Aluminum, copper, and stainless steel are among the most commonly used metals; almost any castable metal may be used including gold, titanium, and brass. Due to the smooth surface of the wax pattern that is used to create a ceramic mold, the resulting parts have a very fine finish that requires little machining.
Wax casting is effective at producing complex and detailed parts that other manufacturing methods cannot. There are no seams, flashes, or parting lines because the part is made as one whole piece. Because a wax model is created in the exact size and shape as the part, wax casting provides a highly accurate part. Castings can be fractions of an inch thick or weigh hundreds of pounds; most parts are around 15 pounds or less.
Wax casting is a traditional metal part manufacturing process that has been used for jewelry making for hundreds of years. It is finding modern uses in a wide variety of applications including dental and medical tools, engines, couplings, fittings, pipes, propellers, and in aerospace, automotive, dental, medical, electrical, construction, mining, food processing, telecommunication, plumbing, military, sports, and other industries.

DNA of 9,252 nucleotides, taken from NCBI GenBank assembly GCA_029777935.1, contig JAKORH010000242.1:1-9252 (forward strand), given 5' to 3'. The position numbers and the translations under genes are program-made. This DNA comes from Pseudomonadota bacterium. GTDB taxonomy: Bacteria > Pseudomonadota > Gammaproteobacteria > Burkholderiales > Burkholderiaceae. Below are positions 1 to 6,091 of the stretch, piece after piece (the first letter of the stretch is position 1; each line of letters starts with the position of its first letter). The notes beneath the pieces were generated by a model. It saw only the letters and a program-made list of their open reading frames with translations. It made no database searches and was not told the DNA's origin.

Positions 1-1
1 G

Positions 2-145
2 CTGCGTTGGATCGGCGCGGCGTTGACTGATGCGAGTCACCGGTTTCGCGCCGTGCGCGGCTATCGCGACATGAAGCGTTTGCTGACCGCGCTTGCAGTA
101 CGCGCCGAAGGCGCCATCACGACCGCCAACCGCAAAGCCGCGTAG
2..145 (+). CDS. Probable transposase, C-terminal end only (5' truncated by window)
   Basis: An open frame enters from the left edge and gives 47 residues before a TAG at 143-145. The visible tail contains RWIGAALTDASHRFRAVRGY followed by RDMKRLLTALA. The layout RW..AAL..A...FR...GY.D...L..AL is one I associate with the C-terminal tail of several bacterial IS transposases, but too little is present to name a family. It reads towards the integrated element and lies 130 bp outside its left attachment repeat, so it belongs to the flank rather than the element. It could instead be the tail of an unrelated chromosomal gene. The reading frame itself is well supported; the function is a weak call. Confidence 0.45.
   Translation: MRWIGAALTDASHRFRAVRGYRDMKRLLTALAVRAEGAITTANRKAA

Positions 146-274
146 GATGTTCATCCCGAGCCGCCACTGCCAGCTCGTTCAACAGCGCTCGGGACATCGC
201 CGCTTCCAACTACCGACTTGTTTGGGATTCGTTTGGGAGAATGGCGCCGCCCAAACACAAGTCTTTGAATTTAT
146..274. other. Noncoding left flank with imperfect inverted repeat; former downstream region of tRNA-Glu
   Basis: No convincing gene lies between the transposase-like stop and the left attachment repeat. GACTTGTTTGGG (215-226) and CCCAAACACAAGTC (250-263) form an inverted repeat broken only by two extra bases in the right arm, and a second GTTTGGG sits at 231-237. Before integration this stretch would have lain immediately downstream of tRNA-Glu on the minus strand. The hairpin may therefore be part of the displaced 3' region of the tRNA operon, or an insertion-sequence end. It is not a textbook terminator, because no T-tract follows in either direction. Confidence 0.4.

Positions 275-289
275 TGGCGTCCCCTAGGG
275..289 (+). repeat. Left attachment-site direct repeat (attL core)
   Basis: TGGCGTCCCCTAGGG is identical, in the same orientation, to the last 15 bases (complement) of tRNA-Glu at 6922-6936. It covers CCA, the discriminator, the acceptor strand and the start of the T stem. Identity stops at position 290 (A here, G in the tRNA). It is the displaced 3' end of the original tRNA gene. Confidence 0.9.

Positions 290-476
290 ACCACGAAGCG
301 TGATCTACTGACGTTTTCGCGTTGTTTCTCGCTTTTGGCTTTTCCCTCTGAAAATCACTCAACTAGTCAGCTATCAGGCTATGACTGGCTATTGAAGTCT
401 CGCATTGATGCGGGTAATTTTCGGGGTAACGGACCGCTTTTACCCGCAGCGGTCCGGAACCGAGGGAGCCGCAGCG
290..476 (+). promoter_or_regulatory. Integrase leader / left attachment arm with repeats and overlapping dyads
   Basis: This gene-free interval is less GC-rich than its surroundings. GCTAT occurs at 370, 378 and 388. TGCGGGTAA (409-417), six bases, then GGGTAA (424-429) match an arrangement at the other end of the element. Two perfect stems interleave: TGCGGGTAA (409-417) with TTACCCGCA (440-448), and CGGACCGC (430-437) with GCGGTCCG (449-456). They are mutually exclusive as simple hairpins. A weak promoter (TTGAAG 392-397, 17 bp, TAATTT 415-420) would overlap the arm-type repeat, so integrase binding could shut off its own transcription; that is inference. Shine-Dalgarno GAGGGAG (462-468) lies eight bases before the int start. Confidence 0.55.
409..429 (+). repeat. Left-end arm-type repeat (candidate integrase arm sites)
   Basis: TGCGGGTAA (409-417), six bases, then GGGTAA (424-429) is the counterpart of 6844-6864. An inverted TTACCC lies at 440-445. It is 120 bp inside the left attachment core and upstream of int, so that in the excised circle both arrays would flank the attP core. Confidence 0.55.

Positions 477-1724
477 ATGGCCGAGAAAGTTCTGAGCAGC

Wax casting relies heavily on wax and its properties, though the actual wax is not necessarily pure; it may contain plastic or other substances. The wax can be carved by hand or machine but may also be produced through injection molding where hot wax is poured into a metal mold. Items such as preexisting patterns made from other materials may be covered in wax that is carefully removed when hardened then reattached.
When the wax model is ready, it is attached to a wax sprue using a heated metal tool. Depending on the size and shape of the part, several hundred patterns may be attached to the same sprue resulting in an assembly called a tree which is dipped in ceramic slurry called the investment. It is dipped multiple times in mixtures that are increasingly coarse until the investment shell is thick enough. Another method is to place the tree in a flask and pour investment into the container until the tree is completely covered.
Once the investment has hardened, the tree is inverted and placed in an oven or furnace. It is exposed to high temperatures during the burnout stage when the wax melts and runs out; all residual moisture is baked off. When removed from the oven, a liquid metal at very high temperatures is poured into the hollow shell. The metal cools within minutes and the shell can be removed, exposing the part within.